International hotels group Le Meridien has called for an end to the price war in Egypt and emphasised the need for an open skies policy after becoming the first major hotel chain to pull out of the Red Sea resort of Sharm El Sheikh in March.
The group's senior vice president for sales and marketing, Russel Sharpe, also called for tighter regulation of the industry in Egypt, adding a major readjustment in thinking was necessary before the Red Sea resort can justify its ambition to become a global 'hot spot'.
He said the raw product with its acres of deserted beach, mild winters and unspoilt dive sites was undeniably attractive, to both tourism chiefs and sun-starved holidaymakers from northern climes.
But a solution of flooding virgin sites with mile after mile of hotel rooms - without attention to the requisite infrastructure needed to support an influx of visitors - had created a situation where hoteliers saw rates for what was a superior tourism product drop through the floor, he said.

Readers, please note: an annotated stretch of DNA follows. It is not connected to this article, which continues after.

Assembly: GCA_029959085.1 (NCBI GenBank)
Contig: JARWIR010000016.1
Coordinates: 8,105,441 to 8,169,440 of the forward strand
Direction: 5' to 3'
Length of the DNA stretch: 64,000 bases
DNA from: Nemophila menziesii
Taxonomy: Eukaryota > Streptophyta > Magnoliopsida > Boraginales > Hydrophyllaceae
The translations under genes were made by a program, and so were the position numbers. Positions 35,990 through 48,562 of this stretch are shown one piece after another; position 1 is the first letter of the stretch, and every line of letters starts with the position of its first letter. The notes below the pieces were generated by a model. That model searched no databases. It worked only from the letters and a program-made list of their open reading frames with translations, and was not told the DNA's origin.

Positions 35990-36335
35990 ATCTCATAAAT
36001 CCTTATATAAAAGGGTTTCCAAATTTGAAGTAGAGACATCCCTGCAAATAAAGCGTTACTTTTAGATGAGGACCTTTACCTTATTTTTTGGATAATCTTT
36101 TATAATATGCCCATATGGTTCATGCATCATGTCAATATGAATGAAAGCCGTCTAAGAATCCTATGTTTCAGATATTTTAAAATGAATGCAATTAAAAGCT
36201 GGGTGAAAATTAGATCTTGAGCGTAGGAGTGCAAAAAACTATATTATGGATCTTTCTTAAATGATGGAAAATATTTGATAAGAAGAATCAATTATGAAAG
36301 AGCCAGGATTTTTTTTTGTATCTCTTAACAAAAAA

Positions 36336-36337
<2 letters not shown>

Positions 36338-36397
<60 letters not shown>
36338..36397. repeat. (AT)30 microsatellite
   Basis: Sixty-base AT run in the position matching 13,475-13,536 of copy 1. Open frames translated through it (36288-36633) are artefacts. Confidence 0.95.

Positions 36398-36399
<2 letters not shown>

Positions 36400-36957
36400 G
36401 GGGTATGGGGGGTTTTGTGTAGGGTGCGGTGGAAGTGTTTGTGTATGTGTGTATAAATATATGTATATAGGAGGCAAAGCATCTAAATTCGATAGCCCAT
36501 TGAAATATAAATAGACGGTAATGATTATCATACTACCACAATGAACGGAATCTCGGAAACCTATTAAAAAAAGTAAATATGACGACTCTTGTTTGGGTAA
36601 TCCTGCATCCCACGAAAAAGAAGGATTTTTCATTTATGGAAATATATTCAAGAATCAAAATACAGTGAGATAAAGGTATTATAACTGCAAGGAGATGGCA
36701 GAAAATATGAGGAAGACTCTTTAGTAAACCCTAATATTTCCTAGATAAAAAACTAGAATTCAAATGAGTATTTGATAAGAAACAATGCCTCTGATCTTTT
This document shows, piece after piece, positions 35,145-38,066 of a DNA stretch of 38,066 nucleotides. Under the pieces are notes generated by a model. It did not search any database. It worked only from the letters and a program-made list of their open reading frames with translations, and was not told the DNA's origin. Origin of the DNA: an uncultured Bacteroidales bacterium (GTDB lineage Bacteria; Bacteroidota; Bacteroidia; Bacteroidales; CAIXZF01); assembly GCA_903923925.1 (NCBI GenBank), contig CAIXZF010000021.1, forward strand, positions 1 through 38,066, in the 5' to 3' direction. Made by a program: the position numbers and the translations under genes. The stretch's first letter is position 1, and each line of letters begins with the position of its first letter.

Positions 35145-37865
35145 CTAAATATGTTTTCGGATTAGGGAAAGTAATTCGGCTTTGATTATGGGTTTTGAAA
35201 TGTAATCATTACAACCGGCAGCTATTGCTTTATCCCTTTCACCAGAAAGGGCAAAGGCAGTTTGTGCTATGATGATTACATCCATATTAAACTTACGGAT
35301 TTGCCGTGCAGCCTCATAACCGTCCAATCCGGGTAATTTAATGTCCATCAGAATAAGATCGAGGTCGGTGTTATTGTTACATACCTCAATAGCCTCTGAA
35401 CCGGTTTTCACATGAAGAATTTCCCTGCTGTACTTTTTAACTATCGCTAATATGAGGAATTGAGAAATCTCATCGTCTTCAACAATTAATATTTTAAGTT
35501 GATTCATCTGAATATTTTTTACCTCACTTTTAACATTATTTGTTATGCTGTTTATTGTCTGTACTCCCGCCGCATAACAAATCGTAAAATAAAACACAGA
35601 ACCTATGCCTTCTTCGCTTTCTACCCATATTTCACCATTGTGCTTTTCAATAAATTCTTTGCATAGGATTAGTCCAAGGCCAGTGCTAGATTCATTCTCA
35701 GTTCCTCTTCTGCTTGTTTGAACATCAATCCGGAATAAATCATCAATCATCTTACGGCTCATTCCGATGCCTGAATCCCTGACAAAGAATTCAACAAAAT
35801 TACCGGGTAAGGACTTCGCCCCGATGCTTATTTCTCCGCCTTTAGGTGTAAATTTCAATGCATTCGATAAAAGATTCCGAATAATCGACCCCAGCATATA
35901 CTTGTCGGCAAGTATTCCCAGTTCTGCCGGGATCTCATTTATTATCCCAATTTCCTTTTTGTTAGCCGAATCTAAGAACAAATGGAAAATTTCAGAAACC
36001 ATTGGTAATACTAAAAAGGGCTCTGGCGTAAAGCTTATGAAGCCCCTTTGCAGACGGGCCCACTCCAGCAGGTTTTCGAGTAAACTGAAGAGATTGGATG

Sharpe said the writing was on the wall for Egypt tourism even before September 11 which led to a 15 per cent plunge in traffic in 2001 over the previous year.
"The situation was bad enough in Hurghada, but even with this example and a superior product, the situation in Sharm-El-Sheikh has deteriorated to the extent that what was once a $150 a night market has flopped to a $17 nightmare," claimed Sharpe.
He called for a reappraisal of government policies and marketing strategy to prevent the implosion of Red Sea tourism.
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